Food Resources


The 3 major sources of food for humans are: - the croplands, the rangelands and fisheries.

The croplands provide the bulk amount of food for human. Yet though there are 1000s of edible plants in the Earth, solely 4 essential crops (potatoes, rice, wheat and corn) account for many of the caloric consumption of human beings. Few animals are raised for milk, meat and eggs (for example. poultry, cattle and pigs) are as well the croplands are fed grain.

The rangelands provide a different source of milk and meat from animals grazing (for example: goats, cattle and sheep).

Food Resources

The fisheries provide fish which are a major source of animal protein in the Earth, particularly in coastal areas and Asia. As people become more affluent, they incline to consume more cheese, milk, meat and eggs.


Types of Food Resources

In the food resources, there are 2 kinds of food production are as follows: -

1. The industrialized agriculture.
2. The traditional agriculture.


    


Industrialized Agriculture

The industrialized agriculture is called high input agriculture since it uses large amounts commercial fertilizers for field, the pesticides, fossil fuels and water. The large fields of monoculture (single crops) are planted and the plants are selectively covered to produce high productions. Large amounts of grain farmed by this process as well further the production of large numbers in feedlots of livestock animals.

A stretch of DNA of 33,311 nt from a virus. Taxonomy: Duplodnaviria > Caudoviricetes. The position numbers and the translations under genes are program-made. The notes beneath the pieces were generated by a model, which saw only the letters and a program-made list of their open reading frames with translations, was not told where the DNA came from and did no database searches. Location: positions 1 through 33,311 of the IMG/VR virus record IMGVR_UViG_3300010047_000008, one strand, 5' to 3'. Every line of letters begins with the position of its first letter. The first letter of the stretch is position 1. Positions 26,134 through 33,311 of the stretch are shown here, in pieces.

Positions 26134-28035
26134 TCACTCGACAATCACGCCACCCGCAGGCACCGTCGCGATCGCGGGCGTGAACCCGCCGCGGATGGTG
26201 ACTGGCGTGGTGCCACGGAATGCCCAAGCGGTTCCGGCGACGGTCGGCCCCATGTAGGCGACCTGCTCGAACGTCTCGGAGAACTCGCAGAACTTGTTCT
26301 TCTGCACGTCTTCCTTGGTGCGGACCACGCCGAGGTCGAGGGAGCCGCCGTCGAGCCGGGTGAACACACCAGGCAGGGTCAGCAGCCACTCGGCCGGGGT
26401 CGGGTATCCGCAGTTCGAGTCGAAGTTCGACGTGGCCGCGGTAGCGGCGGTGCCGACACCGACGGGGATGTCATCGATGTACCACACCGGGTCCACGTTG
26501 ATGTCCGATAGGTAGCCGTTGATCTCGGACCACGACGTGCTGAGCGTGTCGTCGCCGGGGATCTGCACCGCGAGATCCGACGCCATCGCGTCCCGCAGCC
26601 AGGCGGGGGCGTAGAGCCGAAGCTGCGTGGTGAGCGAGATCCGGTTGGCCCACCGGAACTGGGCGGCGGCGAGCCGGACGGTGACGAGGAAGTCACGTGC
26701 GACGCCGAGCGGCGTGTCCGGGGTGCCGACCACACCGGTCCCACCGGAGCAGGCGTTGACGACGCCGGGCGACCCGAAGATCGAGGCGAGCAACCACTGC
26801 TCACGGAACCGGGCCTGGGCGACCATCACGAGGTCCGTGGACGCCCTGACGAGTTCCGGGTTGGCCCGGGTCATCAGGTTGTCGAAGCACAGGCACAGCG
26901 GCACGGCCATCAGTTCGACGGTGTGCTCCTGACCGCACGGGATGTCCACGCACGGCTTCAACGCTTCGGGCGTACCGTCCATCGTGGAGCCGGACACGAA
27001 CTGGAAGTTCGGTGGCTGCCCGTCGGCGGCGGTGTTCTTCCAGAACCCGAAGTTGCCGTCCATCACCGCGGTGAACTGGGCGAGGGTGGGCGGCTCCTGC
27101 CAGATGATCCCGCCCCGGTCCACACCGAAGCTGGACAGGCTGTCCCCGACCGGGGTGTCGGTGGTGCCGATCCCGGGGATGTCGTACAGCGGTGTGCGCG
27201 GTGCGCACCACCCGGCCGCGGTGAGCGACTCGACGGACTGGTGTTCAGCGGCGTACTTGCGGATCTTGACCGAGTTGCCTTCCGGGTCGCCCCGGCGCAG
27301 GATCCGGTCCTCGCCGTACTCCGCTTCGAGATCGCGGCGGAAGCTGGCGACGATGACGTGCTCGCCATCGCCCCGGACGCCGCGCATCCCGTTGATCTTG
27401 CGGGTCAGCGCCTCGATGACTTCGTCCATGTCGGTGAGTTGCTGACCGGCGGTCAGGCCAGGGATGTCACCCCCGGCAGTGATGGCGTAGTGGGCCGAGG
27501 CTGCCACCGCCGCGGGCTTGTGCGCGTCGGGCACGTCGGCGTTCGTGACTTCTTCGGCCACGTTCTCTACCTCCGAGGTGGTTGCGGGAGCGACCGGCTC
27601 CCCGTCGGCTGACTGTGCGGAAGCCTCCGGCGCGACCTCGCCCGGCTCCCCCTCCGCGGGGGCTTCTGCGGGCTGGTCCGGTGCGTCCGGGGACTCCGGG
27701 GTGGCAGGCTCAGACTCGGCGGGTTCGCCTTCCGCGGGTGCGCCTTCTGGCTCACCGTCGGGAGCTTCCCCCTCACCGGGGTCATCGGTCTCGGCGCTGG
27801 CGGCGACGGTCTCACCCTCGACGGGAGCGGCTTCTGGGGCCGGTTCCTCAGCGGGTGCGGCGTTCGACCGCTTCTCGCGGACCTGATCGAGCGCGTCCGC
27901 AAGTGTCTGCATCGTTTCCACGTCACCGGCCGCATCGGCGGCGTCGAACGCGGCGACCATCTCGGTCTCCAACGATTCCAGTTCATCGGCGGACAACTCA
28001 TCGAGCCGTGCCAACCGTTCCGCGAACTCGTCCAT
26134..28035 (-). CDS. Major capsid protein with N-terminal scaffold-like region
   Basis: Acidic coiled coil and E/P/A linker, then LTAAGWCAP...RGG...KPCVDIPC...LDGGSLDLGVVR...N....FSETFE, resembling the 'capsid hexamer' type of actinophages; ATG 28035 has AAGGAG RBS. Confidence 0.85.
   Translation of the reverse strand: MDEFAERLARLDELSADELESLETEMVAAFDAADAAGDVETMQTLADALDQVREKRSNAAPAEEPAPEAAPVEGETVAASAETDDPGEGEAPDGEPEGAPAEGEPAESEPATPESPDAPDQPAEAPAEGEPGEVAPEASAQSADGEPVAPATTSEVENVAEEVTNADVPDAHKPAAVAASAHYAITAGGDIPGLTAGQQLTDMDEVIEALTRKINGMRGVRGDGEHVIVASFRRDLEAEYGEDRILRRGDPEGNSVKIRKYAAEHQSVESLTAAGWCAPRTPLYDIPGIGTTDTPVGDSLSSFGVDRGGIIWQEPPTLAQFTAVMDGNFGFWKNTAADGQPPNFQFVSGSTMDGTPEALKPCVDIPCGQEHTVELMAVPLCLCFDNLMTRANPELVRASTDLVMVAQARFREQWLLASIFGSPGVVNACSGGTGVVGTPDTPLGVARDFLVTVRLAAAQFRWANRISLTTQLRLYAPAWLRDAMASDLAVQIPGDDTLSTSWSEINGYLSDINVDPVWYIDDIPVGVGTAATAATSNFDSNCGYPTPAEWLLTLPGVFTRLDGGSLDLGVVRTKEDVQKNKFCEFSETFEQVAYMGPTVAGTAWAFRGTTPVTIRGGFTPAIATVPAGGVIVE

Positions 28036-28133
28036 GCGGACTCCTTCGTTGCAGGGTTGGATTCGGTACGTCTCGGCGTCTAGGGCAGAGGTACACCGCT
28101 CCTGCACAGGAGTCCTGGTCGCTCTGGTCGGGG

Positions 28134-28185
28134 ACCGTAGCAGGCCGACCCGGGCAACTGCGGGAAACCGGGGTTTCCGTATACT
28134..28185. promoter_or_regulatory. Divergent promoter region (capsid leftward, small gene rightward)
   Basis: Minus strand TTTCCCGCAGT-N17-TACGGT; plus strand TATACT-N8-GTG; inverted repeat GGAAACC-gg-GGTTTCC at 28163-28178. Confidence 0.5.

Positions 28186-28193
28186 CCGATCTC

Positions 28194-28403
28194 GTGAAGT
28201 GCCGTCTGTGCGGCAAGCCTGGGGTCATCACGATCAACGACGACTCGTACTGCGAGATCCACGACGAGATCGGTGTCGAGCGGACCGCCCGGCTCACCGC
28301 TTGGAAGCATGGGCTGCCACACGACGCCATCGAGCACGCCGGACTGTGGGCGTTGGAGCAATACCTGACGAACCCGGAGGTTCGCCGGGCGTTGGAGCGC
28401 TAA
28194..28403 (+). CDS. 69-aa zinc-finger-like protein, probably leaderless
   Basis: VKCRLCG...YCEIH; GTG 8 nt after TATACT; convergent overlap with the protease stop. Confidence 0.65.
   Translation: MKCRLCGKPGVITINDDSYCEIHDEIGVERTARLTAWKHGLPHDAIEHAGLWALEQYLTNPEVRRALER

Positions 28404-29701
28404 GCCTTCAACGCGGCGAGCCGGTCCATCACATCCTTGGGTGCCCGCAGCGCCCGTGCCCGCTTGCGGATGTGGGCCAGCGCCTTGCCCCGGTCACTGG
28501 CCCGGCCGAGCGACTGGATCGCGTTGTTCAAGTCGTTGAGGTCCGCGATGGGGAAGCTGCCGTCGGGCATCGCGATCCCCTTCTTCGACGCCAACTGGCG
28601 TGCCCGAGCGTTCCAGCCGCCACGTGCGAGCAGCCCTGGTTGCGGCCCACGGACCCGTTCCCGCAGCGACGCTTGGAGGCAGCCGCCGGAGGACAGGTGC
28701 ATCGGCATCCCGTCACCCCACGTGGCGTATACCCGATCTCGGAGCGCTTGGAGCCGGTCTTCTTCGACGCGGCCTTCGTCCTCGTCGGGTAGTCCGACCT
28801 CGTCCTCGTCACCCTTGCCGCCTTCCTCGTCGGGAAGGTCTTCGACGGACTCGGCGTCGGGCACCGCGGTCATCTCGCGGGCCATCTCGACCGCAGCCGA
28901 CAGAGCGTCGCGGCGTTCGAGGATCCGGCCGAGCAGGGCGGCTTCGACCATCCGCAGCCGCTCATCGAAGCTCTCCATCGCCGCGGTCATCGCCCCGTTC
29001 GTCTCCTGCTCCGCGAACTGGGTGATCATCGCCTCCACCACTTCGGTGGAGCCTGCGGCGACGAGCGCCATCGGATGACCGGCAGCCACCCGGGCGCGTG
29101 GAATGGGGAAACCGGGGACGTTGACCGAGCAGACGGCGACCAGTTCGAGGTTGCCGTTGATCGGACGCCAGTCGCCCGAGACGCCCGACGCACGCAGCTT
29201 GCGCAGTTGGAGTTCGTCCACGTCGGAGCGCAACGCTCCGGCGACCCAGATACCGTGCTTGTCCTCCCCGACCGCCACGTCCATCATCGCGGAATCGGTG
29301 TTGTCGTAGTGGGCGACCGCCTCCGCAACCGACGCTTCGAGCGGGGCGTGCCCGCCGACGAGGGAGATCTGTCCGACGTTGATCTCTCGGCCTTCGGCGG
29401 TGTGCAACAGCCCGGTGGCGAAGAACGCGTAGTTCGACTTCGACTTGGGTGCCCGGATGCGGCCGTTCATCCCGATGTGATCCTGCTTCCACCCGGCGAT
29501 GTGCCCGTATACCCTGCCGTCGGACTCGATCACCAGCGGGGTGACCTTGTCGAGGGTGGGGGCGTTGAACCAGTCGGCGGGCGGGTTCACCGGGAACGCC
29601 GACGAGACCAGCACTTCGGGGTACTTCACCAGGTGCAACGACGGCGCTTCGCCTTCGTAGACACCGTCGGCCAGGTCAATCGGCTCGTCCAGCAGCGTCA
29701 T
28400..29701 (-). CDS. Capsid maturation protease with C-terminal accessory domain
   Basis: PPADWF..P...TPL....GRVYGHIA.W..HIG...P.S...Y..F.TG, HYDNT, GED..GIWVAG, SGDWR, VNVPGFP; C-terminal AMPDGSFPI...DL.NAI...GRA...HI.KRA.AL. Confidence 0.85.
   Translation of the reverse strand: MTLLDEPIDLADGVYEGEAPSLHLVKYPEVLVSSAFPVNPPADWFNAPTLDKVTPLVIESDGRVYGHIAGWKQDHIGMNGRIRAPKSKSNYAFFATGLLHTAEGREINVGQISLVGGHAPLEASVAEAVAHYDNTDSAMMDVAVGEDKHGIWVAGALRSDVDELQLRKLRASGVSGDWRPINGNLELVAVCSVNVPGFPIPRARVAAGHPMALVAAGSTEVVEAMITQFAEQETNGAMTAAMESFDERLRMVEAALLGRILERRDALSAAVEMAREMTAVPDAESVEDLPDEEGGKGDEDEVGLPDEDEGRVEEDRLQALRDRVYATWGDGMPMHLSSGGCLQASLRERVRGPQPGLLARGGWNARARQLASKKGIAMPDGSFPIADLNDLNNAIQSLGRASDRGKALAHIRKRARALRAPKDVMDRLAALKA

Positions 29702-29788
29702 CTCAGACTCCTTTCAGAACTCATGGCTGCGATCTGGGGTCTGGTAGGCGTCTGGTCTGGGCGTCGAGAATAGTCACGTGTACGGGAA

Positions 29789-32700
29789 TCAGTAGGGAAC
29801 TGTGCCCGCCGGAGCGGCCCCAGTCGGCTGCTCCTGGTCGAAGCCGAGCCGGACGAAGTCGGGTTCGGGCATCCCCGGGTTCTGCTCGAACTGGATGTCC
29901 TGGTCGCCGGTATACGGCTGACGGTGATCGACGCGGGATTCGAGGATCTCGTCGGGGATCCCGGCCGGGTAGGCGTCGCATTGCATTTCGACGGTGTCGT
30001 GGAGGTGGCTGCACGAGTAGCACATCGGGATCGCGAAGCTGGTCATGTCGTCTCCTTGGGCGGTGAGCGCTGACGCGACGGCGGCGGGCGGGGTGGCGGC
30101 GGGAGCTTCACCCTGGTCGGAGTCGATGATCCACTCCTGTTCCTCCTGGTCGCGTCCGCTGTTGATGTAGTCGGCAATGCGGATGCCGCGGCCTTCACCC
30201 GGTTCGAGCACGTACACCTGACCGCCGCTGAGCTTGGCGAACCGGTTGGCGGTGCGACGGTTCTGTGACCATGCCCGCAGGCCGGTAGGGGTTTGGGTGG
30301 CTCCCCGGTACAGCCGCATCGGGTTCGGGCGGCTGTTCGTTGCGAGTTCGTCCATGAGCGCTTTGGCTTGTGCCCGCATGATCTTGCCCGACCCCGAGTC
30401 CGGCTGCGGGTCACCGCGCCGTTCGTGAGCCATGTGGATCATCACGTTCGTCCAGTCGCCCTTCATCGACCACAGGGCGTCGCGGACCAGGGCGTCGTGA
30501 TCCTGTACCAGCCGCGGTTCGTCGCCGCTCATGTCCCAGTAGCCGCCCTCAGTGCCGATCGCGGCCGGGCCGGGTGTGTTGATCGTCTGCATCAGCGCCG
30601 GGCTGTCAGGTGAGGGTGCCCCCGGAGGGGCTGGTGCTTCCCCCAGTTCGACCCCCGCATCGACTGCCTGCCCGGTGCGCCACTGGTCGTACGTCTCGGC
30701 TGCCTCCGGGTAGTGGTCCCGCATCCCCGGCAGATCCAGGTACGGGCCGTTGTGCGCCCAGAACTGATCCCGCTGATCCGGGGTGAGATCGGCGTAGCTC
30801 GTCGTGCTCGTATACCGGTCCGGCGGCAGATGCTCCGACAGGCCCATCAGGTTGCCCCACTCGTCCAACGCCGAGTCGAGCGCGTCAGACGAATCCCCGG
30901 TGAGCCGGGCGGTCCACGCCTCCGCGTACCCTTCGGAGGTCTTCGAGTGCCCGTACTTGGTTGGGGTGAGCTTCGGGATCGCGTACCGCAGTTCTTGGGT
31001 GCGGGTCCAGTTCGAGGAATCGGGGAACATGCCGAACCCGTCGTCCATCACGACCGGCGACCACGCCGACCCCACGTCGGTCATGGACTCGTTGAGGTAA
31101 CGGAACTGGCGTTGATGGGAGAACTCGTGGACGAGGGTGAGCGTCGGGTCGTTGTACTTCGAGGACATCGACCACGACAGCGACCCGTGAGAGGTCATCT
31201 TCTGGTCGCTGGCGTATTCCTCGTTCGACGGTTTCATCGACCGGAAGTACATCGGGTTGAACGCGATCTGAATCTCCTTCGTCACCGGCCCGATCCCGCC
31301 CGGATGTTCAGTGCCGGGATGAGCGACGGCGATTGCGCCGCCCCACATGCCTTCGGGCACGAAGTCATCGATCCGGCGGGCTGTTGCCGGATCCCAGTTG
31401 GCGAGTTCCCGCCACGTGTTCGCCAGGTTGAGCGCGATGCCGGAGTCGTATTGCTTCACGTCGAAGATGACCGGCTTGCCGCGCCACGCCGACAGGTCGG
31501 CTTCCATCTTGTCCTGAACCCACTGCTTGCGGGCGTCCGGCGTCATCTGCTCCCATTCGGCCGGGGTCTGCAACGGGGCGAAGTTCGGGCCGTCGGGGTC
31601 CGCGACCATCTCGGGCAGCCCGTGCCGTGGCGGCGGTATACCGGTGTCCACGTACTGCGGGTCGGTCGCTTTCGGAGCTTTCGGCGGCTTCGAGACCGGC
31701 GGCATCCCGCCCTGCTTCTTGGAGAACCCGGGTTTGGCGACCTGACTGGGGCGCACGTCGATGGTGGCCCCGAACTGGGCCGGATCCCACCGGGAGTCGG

Most of the food made by industrialized processes is traded by farmers for profit and this kind of food production is most common in modernized nations because of the involvement of high expenses and technology. Still, the large industrialized plantations specializing in a single cash pasture (for example. crop specifically advanced for profit such as coffee, coca, bananas) are found in some developing nations.


Traditional Agriculture

The traditional agriculture is the most widely used form of production of food, happening mostly in developing nations. This can be classified later as either traditional intensive agriculture or traditional subsistence and the differences between the 2 involve the relational amounts of food produced and resources input. The subsistence agriculture practices only animal and human labor and only produces enough food for the families of farmer's.

The traditional, intensive agriculture uses more labor of animal and human, irrigated water and fertilizers. This may as well involve growing processes such as intercropping designed to maintain soil fertility rate. The intercropping involves planting 2 crops at the same time (for example, nitrogen-fixing legume crop with a grain pasture). Increased production resulting from the more intensive processes provides sufficient food for the farmer's family and for marketing to other people in the local region.






Next Chapters

Conservation of Energy
Oxygen
Organism, Bacteria and Virus
Atom
Energy & its Types
The Volcanoes
Rock Cycle
Minerals
Food Resources
Water
Population
Renewable Sources of Energy
Pollution
Irrigation and Types of Irrigation
Population Growth
Non-renewable Sources of Energy
Ozone Depletion
Soil Erosion
   

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